As information pours in about genetic variants that heighten susceptibility to autism, the Simons Foundation Autism Research Initiative (SFARI) has turned its attention to a natural next step: developing and sharing mouse models for these genetic risk factors. With the Jackson Laboratory in Bar Harbor, Maine, SFARI is providing mouse models of several important autism-related mutations.
Mouse models provide an essential platform for studying the neural circuits underlying autism spectrum disorders. But while researchers are producing many interesting mouse models, these models are often not made widely available. Some researchers are reluctant to share their models, since their careers may depend on publishing studies that use them, and others are simply unwilling to expend the time and resources entailed in sending mice to other labs.
“It’s onerous for a lab to generate and ship a mouse model,” says Marta Benedetti, SFARI senior scientist.
What’s more, once a colony of mice has been shipped to a laboratory, it must typically be subjected to a lengthy quarantine.
To streamline this process, SFARI is providing funding to establish some of the mouse models most relevant to autism and to distribute these models to researchers. The Jackson Laboratory is widely trusted by research institutions, and its mice are typically not subject to quarantine.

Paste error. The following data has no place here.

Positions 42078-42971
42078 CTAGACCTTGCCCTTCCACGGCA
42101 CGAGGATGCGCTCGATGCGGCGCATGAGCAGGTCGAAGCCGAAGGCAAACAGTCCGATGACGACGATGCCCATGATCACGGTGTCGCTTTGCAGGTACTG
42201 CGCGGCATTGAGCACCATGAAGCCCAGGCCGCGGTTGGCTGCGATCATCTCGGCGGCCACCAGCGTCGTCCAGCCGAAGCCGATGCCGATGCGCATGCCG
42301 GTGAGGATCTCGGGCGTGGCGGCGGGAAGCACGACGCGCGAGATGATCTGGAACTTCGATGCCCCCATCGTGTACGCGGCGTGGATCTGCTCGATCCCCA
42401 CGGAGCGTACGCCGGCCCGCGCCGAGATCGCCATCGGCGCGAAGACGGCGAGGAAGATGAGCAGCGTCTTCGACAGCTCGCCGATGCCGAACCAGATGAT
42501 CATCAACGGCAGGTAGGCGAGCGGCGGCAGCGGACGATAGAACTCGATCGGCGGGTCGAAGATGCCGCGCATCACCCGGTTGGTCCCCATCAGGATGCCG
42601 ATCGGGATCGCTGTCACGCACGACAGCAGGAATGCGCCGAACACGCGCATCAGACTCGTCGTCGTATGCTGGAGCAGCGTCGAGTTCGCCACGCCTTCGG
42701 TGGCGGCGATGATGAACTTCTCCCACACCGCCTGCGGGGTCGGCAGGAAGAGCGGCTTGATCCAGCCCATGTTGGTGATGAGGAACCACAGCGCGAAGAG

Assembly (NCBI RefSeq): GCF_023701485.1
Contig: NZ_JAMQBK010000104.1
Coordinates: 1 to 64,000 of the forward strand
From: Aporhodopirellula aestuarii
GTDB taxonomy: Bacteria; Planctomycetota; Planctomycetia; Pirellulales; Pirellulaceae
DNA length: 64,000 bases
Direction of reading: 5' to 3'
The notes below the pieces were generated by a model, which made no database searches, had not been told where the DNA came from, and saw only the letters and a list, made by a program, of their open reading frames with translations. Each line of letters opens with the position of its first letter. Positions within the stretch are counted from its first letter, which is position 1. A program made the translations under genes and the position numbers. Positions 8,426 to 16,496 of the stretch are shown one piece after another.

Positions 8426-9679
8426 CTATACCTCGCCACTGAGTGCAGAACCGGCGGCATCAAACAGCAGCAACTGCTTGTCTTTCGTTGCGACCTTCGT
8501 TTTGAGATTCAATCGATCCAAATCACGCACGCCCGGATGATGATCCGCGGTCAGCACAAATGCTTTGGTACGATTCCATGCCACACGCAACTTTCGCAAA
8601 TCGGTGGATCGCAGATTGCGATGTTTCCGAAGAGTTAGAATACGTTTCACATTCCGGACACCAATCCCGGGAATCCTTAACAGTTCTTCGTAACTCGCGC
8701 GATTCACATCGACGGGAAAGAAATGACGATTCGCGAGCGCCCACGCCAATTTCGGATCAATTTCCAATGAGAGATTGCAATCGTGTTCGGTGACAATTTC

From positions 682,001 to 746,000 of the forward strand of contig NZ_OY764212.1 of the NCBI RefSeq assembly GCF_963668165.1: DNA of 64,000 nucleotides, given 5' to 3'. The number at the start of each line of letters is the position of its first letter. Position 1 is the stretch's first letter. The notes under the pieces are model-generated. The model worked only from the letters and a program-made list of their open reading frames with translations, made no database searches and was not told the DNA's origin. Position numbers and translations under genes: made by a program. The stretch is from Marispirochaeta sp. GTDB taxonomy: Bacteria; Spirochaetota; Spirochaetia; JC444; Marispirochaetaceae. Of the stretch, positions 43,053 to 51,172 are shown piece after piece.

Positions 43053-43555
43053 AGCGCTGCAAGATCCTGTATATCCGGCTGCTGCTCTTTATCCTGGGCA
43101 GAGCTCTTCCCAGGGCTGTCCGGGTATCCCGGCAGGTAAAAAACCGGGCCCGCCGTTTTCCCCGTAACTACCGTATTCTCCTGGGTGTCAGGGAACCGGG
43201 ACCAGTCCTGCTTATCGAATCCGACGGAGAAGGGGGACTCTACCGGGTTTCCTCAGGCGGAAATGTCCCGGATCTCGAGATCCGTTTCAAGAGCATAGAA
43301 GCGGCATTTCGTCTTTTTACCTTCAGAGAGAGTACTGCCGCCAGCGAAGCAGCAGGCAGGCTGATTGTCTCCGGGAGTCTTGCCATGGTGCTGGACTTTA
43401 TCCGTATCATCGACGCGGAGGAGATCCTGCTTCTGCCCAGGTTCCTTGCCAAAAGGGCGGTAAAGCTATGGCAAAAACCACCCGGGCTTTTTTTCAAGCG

The Jackson Laboratory, as a result of its partnership with SFARI, now stores six mouse models of autism risk factors: duplications and deletions in 16p11.2 and deletions in CNTNAP2, a model for Timothy syndrome and two models for Phelan-McDermid syndrome. Additional mouse models are in the planning stages. SFARI is partnering with the Dup15q Alliance, a philanthropic group, to provide funding for developing a mouse model for chromosome 15q duplication syndrome, which is linked to autism.
One advantage to centralizing the storage and distribution of mouse colonies, Benedetti says, is that each model is bred from just one strain of mice, eliminating the major variable of genetic background when comparing across mouse models. Currently, researchers use a variety of strains, which makes it harder to interpret research findings. Having uniform strains of autism mouse models should make it easier to figure out which signaling pathways or neural circuits are disrupted in autism, Benedetti says.
SFARI is encouraging investigators to share mice with the Jackson Laboratory even before publishing their mouse models, so the laboratory can be ready to distribute the mice immediately after publication. Now that SFARI has removed many of the logistical roadblocks to sharing mice, Benedetti hopes researchers will be even more forthcoming with their models.
“If you share, you’re a good member of the scientific community,” she says. “That’s how science goes —it wouldn’t progress if you didn’t share your reagents.”